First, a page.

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Nat Commun. 2020 Mar 16;11(1):1406. doi: 10.1038/s41467-020-15221-z.

Chromatin accessibility promotes hematopoietic and leukemia stem cell activity.

Author information

1
Department of Medical Oncology, Dana-Farber Cancer Institute, Harvard Medical School, Boston, MA, USA.
2
Broad Institute of Harvard and MIT, Cambridge, MA, USA.
3
Department of Pathology, Massachusetts General Hospital, Harvard Medical School, Boston, MA, USA.
4
Department of Cell Biology, Harvard Medical School, Boston, MA, USA.
5
Center for Functional Cancer Epigenetics, Dana-Farber Cancer Institute, Boston, MA, USA.
6
Laboratory of Metabolism, National Cancer Institute, Bethesda, MD, USA.
7
Center for Regenerative Medicine, Massachusetts General Hospital, Boston, MA, USA.
8
Department of Medical Oncology, Dana-Farber Cancer Institute, Harvard Medical School, Boston, MA, USA. andrew_lane@dfci.harvard.edu.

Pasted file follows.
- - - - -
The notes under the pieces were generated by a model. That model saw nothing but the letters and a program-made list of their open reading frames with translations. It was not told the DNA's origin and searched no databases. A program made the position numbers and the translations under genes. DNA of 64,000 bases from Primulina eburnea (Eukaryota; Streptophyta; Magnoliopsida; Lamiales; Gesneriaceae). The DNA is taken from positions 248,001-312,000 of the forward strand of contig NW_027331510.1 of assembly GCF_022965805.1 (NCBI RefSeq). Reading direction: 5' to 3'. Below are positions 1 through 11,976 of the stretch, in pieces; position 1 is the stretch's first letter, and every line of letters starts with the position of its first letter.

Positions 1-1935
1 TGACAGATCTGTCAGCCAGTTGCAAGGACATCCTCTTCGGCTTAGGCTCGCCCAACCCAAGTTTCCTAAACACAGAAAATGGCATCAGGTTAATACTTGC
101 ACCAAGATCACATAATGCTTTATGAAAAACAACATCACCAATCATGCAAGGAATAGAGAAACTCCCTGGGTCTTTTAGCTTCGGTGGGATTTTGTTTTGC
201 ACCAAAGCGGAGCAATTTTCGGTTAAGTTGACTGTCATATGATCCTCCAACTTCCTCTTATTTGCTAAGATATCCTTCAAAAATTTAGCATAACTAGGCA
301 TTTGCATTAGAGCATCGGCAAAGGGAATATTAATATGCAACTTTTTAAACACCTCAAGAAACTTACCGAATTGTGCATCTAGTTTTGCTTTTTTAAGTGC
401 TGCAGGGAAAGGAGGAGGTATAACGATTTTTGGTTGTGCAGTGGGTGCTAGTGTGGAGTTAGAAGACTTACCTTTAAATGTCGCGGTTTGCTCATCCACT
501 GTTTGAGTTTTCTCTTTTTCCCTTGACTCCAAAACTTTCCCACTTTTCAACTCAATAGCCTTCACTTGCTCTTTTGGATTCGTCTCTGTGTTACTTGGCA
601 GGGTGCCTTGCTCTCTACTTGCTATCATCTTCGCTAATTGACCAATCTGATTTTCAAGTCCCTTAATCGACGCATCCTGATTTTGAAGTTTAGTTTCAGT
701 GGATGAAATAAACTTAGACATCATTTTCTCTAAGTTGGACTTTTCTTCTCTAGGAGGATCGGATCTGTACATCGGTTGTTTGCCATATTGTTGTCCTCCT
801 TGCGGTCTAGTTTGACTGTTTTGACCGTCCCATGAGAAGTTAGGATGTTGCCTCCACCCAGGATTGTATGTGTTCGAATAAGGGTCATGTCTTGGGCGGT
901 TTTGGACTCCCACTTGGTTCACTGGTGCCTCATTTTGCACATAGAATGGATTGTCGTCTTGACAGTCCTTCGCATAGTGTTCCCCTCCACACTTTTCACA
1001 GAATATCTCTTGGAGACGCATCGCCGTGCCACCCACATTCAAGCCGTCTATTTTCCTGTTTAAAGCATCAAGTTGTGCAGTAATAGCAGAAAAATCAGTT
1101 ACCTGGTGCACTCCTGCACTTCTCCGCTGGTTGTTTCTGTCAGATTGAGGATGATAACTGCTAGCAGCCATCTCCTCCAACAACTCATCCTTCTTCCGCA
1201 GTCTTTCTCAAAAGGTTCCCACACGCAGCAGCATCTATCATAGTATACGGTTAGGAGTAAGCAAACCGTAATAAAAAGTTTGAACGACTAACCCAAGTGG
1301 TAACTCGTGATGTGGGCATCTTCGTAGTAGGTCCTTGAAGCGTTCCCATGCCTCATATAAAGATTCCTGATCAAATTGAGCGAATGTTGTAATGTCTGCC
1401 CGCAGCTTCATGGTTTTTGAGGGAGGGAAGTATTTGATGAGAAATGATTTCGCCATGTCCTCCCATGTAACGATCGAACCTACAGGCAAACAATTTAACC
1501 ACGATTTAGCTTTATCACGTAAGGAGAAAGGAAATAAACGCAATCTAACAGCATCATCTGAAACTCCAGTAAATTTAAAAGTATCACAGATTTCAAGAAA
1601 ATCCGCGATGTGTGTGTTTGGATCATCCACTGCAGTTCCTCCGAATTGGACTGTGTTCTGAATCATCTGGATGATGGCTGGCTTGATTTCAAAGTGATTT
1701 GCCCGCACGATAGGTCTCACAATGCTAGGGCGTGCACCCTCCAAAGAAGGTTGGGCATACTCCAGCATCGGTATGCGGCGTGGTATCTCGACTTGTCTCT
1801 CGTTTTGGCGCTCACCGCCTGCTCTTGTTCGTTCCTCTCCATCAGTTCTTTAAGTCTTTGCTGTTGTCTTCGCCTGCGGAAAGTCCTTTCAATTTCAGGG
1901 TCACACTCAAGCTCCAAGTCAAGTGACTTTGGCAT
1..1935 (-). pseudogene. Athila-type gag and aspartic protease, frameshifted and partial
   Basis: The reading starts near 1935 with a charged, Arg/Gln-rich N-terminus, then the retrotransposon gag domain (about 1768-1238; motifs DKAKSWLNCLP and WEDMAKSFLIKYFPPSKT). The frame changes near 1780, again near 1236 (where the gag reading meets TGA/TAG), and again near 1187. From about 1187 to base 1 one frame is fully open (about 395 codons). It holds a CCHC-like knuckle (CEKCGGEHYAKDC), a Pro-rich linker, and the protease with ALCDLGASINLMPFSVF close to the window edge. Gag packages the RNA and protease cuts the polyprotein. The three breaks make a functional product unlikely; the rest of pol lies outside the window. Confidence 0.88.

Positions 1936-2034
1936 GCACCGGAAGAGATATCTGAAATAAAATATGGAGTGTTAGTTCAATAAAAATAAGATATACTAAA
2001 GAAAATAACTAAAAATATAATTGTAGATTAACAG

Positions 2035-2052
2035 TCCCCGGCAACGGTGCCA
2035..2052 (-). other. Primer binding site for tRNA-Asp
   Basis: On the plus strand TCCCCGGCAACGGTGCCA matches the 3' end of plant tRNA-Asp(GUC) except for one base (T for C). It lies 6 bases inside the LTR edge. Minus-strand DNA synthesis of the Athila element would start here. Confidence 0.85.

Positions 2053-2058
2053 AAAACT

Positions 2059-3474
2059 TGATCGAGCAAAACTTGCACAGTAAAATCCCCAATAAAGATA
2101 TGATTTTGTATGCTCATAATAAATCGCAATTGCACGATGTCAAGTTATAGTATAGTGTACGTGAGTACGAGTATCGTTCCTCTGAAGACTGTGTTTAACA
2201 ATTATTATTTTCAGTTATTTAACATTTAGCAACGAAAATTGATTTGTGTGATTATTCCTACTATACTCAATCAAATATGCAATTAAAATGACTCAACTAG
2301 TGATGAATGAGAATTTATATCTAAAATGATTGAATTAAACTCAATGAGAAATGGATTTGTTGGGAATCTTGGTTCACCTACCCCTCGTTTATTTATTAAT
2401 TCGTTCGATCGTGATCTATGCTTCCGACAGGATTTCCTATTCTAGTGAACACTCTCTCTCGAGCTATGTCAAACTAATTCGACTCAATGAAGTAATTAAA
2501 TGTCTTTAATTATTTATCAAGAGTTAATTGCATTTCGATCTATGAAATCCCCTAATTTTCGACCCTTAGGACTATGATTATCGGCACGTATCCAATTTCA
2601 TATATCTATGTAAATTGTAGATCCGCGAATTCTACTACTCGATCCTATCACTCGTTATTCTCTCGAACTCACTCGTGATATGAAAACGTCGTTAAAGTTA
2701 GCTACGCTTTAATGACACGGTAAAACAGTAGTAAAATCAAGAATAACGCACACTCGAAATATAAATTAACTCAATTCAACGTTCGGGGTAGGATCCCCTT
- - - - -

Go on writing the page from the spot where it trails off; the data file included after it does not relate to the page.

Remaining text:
9
Broad Institute of Harvard and MIT, Cambridge, MA, USA. andrew_lane@dfci.harvard.edu.

Abstract

Chromatin organization is a highly orchestrated process that influences gene expression, in part by modulating access of regulatory factors to DNA and nucleosomes. Here, we report that the chromatin accessibility regulator HMGN1, a target of recurrent DNA copy gains in leukemia, controls myeloid differentiation. HMGN1 amplification is associated with increased accessibility, expression, and histone H3K27 acetylation of loci important for hematopoietic stem cells (HSCs) and leukemia, such as HoxA cluster genes. In vivo, HMGN1 overexpression is linked to decreased quiescence and increased HSC activity in bone marrow transplantation. HMGN1 overexpression also cooperates with the AML-ETO9a fusion oncoprotein to impair myeloid differentiation and enhance leukemia stem cell (LSC) activity. Inhibition of histone acetyltransferases CBP/p300 relieves the HMGN1-associated differentiation block. These data nominate factors that modulate chromatin accessibility as regulators of HSCs and LSCs, and suggest that targeting HMGN1 or its downstream effects on histone acetylation could be therapeutically active in AML.

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